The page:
The data challenge with OTT wholesalers also varies by programmer. For instance, ad-free subscription programmers such as HBO, Showtime and Starz are not as gung-ho about audience data as those that sell ads.

“If you are premium and have no ads, it’s a much easier decision,” said an exec at a premium cable and OTT network. “What you’re giving up is the timing on marketing and remarketing: I don’t have push notifications [with channel resellers], which means I don’t have the ability to alert a user to something unless I go through my partner.”

“But honestly, that loss of control is not the end of the world — especially since [distribution options] are getting more diversified, not less, which mitigates the risk,” he added.

These cable networks also have a history of being launch partners for wholesalers: HBO, Showtime and Starz are often included for free or at heavy discounts by pay-TV operators looking to sign up new subscribers.

“Premium networks are used to those types of deals,” said the niche SVOD exec. “It’s different for niche services.”

App marketplaces from Apple and Google, meanwhile, are not as walled off. In some cases, iTunes and Google Play offer email addresses — but never credit-card information, sources said.

But not all programmers have access to a user’s contact information. In these instances, programmers are experimenting with clever workarounds. For instance, the TV programming exec said that if a user signs up for the network’s streaming channel through iTunes, it will require that user to register with their email address if they want to access the same app on Roku devices.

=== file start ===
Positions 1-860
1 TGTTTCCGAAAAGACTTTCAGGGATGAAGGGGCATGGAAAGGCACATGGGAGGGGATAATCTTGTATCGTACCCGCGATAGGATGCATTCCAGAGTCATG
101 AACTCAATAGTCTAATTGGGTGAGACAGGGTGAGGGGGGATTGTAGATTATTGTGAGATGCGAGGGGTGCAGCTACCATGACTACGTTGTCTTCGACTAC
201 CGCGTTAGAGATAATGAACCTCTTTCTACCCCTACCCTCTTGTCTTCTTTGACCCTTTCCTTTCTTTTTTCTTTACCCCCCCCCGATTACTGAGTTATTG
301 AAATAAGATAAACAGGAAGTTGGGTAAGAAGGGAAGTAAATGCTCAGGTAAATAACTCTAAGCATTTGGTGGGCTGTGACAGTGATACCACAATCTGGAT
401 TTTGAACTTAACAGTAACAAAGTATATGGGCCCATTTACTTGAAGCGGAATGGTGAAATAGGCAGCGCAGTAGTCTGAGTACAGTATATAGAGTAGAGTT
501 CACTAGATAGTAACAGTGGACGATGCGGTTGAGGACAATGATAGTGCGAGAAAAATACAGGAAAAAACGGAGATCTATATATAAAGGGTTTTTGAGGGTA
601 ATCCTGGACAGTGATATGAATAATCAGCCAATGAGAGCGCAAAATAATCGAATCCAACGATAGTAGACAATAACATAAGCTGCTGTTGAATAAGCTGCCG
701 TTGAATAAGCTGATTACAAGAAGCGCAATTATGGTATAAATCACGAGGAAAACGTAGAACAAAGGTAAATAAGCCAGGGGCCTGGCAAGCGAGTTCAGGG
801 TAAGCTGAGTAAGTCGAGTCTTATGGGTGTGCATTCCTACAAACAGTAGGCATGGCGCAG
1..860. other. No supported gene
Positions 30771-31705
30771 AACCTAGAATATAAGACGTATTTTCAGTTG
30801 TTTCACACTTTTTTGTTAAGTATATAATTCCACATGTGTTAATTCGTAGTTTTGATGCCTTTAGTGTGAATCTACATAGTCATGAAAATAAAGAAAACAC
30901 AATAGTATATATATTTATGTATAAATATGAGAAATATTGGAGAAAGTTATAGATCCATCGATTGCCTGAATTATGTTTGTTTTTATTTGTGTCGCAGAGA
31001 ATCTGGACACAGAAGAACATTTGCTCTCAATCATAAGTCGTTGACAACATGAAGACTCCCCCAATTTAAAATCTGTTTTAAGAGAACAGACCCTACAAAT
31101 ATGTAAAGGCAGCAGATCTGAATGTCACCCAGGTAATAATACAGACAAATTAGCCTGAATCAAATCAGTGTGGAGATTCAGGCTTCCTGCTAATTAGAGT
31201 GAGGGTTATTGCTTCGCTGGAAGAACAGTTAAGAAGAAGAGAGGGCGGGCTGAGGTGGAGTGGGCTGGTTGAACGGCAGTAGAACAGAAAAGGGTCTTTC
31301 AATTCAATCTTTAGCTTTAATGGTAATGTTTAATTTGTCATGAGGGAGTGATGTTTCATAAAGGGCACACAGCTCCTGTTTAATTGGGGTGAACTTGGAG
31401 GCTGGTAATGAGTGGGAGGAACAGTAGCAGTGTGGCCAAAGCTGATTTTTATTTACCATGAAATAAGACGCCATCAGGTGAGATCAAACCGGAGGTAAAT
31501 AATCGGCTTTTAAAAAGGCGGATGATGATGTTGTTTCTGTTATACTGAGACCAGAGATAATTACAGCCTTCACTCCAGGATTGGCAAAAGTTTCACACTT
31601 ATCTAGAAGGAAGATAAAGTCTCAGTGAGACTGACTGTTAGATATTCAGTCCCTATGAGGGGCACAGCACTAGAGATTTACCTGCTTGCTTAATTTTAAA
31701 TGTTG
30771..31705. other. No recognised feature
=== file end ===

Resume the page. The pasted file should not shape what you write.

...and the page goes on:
The SVOD exec said there is also the potential to negotiate more favorable terms with third-party distributors. Many of these distributors are tech companies that have other businesses they’re investing in. One way to get more favorable terms — not only in the form of more audience data, but also in some instances a lower platform revenue fee — is by agreeing to participate in those initiatives. For instance, all of the major tech distributors are building universal search products, which would allow users to search for individual movies and TV shows inside different apps, sources said. Adding support for universal search is a requirement for a better revenue share from some of these vendors, said the SVOD exec.

“A lot of [the distributors] care more about people being in their ecosystem and buying their devices than any sort of services-related revenue,” said the premium cable and OTT exec.

Ultimately, video programmers agreed that while third-party OTT distributors can be restrictive in terms of how much data they supply, they are not all that different from legacy pay-TV companies such as Comcast and Charter.

“There are still gatekeepers,” said an executive at a prominent entertainment studio. “Historically, gatekeepers were defined by those that had satellites and cable pipes and billions of dollars in cap-x, now we’re seeing gatekeepers in companies that control both the hardware and software that people use.”

  • LinkedIn Icon